incorrect simple floating point math

 Posts: 36
 Joined: Mon May 04, 2009 5:19 pm
incorrect simple floating point math
I am using Lispinabox (Clisp) and it is a hit and miss kind of thing with doing simple math. Sometimes I would get the correct answer and other times I get odd results. Here are a few examples of what I actually typed:
Correct:
(+ 2 2.4 5.1)
9.5
Wrong:
(+ 2 4.2 8.4)
14.599999
Any idea what is going on?
Correct:
(+ 2 2.4 5.1)
9.5
Wrong:
(+ 2 4.2 8.4)
14.599999
Any idea what is going on?
Re: incorrect simple floating point math
There is nothing incorrect in the examples you posted. Please review the following links.
Wikipedia
http://en.wikipedia.org/wiki/Floating_point
"What Every Computer Scientist Should Know About FloatingPoint Arithmetic"
http://docs.sun.com/source/8063568/ncg_goldberg.html
~ Tom
Wikipedia
http://en.wikipedia.org/wiki/Floating_point
"What Every Computer Scientist Should Know About FloatingPoint Arithmetic"
http://docs.sun.com/source/8063568/ncg_goldberg.html
~ Tom
Thomas M. Hermann
Odonata Research LLC
http://www.odonataresearch.com/
http://www.linkedin.com/in/thomasmhermann
Odonata Research LLC
http://www.odonataresearch.com/
http://www.linkedin.com/in/thomasmhermann
Re: incorrect simple floating point math
If these kinds of floating point errors are actually a problem, you have the option of avoiding floating point all together. You could use rational number arithmetic.speech impediment wrote:I get odd results
Code: Select all
(+ 2 12/5 51/10)
(+ 2 46/5 42/5)
Code: Select all
(apply #'+ (mapcar #'rationalize '(2 2.4 5.1)))

 Posts: 36
 Joined: Mon May 04, 2009 5:19 pm
Re: incorrect simple floating point math
Wow... is this how most programmers program mathematically when using numbers with decimal points? If not, how does one generally program with mathematical accuracy? I've been reading links for a while and it seems like there isn't an easy solution to doing accurate math. Maybe Vedic Mathematics?If these kinds of floating point errors are actually a problem, you have the option of avoiding floating point all together. You could use rational number arithmetic.
Re: incorrect simple floating point math
Financial calculations are performed using decimal (base10) as opposed to binary (base 2) arithmetic. In decimal arithmetic, your examples would give the same results you learned in school. In binary arithmetic, there are no exact representations for 1/5, 1/25, 1/125, etc.; thus you see "errors" in the calculation.
Most decimal calculations are done using "binary coded decimal", where each 4 binary bits (015) is used to store one decimal digit (09).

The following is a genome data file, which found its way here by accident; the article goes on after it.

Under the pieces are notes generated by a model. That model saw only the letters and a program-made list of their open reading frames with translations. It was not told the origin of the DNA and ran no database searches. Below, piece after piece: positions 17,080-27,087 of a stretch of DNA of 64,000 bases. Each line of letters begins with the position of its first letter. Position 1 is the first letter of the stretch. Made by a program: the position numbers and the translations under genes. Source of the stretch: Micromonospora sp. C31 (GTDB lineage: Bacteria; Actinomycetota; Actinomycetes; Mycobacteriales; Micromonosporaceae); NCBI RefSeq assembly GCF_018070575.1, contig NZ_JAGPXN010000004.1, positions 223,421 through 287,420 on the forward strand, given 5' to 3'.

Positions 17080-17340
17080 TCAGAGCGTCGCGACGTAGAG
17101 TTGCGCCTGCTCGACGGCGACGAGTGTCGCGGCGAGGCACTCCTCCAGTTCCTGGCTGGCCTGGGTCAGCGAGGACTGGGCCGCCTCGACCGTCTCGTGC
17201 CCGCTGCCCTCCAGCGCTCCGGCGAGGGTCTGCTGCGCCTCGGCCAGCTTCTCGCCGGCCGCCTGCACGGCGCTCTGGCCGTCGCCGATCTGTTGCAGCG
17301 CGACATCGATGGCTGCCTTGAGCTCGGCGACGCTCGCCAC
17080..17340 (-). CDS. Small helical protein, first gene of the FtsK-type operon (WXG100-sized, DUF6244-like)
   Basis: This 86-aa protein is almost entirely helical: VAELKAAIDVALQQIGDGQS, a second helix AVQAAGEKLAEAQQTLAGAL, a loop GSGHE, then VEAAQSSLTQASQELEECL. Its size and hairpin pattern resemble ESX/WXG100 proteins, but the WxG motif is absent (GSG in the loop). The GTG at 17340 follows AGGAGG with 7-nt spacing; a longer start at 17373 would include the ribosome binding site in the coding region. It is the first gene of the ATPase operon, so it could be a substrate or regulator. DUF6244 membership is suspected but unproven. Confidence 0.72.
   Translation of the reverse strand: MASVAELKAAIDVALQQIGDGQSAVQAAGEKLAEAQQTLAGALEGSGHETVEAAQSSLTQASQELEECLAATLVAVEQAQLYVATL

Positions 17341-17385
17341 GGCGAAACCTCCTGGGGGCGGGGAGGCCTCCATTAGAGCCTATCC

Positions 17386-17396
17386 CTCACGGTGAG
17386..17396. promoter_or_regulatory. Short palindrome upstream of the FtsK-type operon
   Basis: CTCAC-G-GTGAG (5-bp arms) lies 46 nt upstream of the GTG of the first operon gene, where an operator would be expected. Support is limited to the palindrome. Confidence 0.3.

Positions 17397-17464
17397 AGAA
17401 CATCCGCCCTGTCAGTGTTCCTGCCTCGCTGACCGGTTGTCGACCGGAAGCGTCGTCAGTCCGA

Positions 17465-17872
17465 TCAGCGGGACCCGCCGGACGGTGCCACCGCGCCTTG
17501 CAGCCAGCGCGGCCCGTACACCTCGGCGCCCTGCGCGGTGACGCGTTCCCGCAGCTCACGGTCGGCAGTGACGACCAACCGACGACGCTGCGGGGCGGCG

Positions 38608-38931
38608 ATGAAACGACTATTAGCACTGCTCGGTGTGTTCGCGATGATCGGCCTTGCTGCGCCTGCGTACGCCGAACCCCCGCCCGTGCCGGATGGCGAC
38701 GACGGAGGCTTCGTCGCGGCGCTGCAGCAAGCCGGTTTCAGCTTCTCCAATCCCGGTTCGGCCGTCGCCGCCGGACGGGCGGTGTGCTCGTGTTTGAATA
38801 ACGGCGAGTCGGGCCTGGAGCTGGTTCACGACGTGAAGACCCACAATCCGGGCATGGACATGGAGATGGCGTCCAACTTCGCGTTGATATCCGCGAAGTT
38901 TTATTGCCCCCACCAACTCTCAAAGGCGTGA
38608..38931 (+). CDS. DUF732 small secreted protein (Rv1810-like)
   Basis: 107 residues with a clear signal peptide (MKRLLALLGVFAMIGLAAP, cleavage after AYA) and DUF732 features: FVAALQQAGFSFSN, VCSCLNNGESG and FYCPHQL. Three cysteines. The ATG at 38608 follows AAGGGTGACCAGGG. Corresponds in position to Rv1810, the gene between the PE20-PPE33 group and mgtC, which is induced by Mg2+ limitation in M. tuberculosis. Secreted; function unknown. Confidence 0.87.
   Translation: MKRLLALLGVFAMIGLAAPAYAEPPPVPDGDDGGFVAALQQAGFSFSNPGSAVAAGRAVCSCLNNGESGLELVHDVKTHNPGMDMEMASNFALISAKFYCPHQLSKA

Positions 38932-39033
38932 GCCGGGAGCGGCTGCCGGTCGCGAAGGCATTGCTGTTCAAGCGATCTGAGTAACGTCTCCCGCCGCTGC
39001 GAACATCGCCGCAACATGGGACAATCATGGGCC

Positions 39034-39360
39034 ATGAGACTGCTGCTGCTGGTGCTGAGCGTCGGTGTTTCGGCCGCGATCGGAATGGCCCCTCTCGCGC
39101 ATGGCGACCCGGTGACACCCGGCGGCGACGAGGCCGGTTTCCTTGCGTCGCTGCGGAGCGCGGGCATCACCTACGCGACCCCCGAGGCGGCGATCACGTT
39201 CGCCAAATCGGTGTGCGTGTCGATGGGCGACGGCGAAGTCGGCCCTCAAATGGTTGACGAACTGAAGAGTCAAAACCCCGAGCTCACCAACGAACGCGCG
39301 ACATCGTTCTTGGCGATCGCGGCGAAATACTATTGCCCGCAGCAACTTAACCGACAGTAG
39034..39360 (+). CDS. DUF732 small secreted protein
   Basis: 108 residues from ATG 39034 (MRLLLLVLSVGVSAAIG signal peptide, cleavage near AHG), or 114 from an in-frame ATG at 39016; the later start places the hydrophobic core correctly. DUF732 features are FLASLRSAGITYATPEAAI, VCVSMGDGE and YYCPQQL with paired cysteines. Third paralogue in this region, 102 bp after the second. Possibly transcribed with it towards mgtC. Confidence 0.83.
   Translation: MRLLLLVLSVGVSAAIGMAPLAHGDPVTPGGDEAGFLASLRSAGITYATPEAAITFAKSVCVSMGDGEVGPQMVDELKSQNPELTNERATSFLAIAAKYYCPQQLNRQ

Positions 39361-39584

Surprisingly, a bit of searching around didn't turn up any decimal arithmetic libraries for CL. If someone wanted to write one, I would recommend that they start by reading the docs on the following page.
http://speleotrove.com/decimal/
Most decimal calculations are done using "binary coded decimal", where each 4 binary bits (015) is used to store one decimal digit (09).
Surprisingly, a bit of searching around didn't turn up any decimal arithmetic libraries for CL. If someone wanted to write one, I would recommend that they start by reading the docs on the following page.
http://speleotrove.com/decimal/

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 Joined: Sat Jun 28, 2008 7:49 am
 Location: Austin, TX
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Re: incorrect simple floating point math
Most programmers just get it wrong.speech impediment wrote:Wow... is this how most programmers program mathematically when using numbers with decimal points? If not, how does one generally program with mathematical accuracy? I've been reading links for a while and it seems like there isn't an easy solution to doing accurate math. Maybe Vedic Mathematics?If these kinds of floating point errors are actually a problem, you have the option of avoiding floating point all together. You could use rational number arithmetic.
The ones who really care about numerical results have scars to prove it.
Cheers, Dave
Slowly but surely the world is finding Lisp. http://www.findinglisp.com/blog/
Slowly but surely the world is finding Lisp. http://www.findinglisp.com/blog/

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Re: incorrect simple floating point math
If you want "mathematical accuracy" then you need rational numbers. Any floating point arithmetic will need to round numbers (and this will inevitably make the sum operation not associative). The decimal base is no less of an issue than binary base (there is no way represent 1/3 or 2/3 in a finite decimal number, but in base 3 this is an easy task). The difference in this problem is that you are providing simple decimal numbers and converting them to binary representation.speech impediment wrote:Wow... is this how most programmers program mathematically when using numbers with decimal points? If not, how does one generally program with mathematical accuracy? I've been reading links for a while and it seems like there isn't an easy solution to doing accurate math. Maybe Vedic Mathematics?